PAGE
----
Much has been written about the alleged unfairness of Labor’s proposal to end the refund of excess franking credits.
I don’t propose to add to the debate on its merits, but instead to help self-funded retirees think more clearly about how they could work with the change – if it happens.
Retirees have been protesting around the country about Labor’s proposal to end the refund of excess franking credits.Credit:Paul Harris
Let’s consider Bob and Jenny, who are homeowners and are both 75.
They have $800,000 in shares in super and $60,000 in cash and other personal assets, just nudging them above the age pension assets test cut-off.
They spend $45,000 a year in dividends and franking credit refunds from their shares.
If the Labor proposal were implemented, Bob and Jenny would miss out on about $13,000 a year in franking credit refunds.
Their annual household inflows would fall to $32,000 – almost a 30 per cent drop.
So far, this sounds bad, but let’s look at it another way.
Bob and Jenny have $800,000 in shares.
To get themselves back on track, they need to start thinking of their shares as a source of retirement spending, rather than just a source of dividends.
Sell a small portion
Self Managed Super Fund actuarial specialists, Accurium, have an online tool that calculates how much of their super retirees can, on average, spend each year.
With $800,000 in shares, the Accurium tool says that a 75-year-old couple could spend $59,000 a year ($14,000 a year more than Bob and Jenny are currently spending) for the rest of their lives, with only a 10 per cent chance of running out of money.
To achieve this, they would need to spend their dividends as they do now, but also sell a small portion of their shares each year to reach their desired level of spending.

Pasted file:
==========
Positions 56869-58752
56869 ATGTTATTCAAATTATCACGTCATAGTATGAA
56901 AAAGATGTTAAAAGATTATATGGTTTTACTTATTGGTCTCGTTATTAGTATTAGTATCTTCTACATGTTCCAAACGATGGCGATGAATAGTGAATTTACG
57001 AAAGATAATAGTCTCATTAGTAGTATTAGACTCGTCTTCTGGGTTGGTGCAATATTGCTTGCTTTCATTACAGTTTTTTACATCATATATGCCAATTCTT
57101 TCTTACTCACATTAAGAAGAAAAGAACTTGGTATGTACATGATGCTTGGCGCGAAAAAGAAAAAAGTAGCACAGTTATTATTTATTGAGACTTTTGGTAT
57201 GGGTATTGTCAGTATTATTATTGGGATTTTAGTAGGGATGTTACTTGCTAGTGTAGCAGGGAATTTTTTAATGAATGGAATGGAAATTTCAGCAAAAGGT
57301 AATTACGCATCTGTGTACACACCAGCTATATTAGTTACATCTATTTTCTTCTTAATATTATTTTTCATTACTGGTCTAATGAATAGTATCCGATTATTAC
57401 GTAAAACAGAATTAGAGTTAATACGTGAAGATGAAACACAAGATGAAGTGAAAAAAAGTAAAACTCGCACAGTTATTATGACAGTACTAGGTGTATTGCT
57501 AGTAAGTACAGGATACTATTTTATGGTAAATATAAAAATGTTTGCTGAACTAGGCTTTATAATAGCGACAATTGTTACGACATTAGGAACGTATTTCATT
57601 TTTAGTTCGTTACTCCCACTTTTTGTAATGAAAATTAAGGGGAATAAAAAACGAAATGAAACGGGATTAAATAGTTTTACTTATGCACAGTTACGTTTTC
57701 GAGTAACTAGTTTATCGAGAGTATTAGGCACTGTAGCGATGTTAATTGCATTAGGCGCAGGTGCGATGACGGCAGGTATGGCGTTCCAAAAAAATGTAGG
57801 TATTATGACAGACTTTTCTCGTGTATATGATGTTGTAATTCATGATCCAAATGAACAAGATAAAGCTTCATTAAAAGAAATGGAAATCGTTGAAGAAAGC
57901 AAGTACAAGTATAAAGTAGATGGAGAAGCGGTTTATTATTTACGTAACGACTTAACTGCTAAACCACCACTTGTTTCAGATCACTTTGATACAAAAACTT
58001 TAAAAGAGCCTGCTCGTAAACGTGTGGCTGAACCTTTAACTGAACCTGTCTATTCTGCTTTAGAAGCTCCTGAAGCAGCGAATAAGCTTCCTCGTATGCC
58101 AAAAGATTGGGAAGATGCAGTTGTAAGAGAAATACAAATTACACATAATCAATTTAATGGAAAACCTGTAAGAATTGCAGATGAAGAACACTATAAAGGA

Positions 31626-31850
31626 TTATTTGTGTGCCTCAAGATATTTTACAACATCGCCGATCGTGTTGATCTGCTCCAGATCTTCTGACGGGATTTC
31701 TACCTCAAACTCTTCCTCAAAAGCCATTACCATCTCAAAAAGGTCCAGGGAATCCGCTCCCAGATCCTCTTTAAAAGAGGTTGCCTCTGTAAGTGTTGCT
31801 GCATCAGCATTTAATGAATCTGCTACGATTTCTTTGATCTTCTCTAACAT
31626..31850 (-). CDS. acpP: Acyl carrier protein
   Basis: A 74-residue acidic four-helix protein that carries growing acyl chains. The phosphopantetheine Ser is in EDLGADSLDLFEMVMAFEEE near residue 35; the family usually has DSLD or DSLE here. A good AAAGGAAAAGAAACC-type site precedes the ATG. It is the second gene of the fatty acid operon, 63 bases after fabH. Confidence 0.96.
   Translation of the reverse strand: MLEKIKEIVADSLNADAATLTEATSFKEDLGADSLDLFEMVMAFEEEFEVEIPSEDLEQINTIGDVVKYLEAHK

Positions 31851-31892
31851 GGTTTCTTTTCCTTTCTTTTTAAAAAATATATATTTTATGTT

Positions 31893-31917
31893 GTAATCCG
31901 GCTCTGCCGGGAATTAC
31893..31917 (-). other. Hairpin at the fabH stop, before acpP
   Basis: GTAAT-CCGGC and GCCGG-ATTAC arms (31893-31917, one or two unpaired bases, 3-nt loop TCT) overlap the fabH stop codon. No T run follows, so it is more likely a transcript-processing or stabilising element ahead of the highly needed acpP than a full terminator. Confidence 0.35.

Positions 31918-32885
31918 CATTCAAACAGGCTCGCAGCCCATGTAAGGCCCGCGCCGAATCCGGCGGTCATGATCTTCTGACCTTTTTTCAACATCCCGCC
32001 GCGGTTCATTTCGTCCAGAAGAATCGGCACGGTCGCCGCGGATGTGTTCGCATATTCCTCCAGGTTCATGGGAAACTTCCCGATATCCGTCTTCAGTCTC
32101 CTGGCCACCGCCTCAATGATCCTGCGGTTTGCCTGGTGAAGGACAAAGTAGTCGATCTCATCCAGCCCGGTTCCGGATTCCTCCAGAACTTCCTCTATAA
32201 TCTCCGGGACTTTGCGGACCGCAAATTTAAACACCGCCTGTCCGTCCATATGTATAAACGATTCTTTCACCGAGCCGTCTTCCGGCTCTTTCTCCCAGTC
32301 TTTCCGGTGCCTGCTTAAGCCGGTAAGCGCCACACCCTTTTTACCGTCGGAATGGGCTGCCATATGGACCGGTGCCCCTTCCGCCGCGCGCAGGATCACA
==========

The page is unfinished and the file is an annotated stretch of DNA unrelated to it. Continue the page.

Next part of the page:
If they were happy to stay at their current spending rate of $45,000 a year, perhaps increasing each year with inflation, there is almost no chance they would run out of money.
As they are just above the age pension assets test cut-off ($853,000), they could quickly access some age pension if their spending eroded their capital.
They are actually in a much better position than they might think, and far better off than a couple on the full age pension with no shares.
The core problem is that many people like Bob and Jenny believe that retirement income consists only of distributions, such as dividends, interest income and the like; and you don’t consume any part of your capital.
In fact, super is made up of wages that were saved up while working, ready to be spent in retirement.
You worked for those wages, so you should spend them in retirement.
The conclusion for retirees like Bob and Jenny who have significant savings invested in shares is that they can safely replace the loss of franking credit refunds by spending a little bit of their capital safely each year.
They needn’t worry anywhere near as much as many commentators are suggesting they should.
Jeremy Cooper is chairman, retirement income, at Challenger Ltd.
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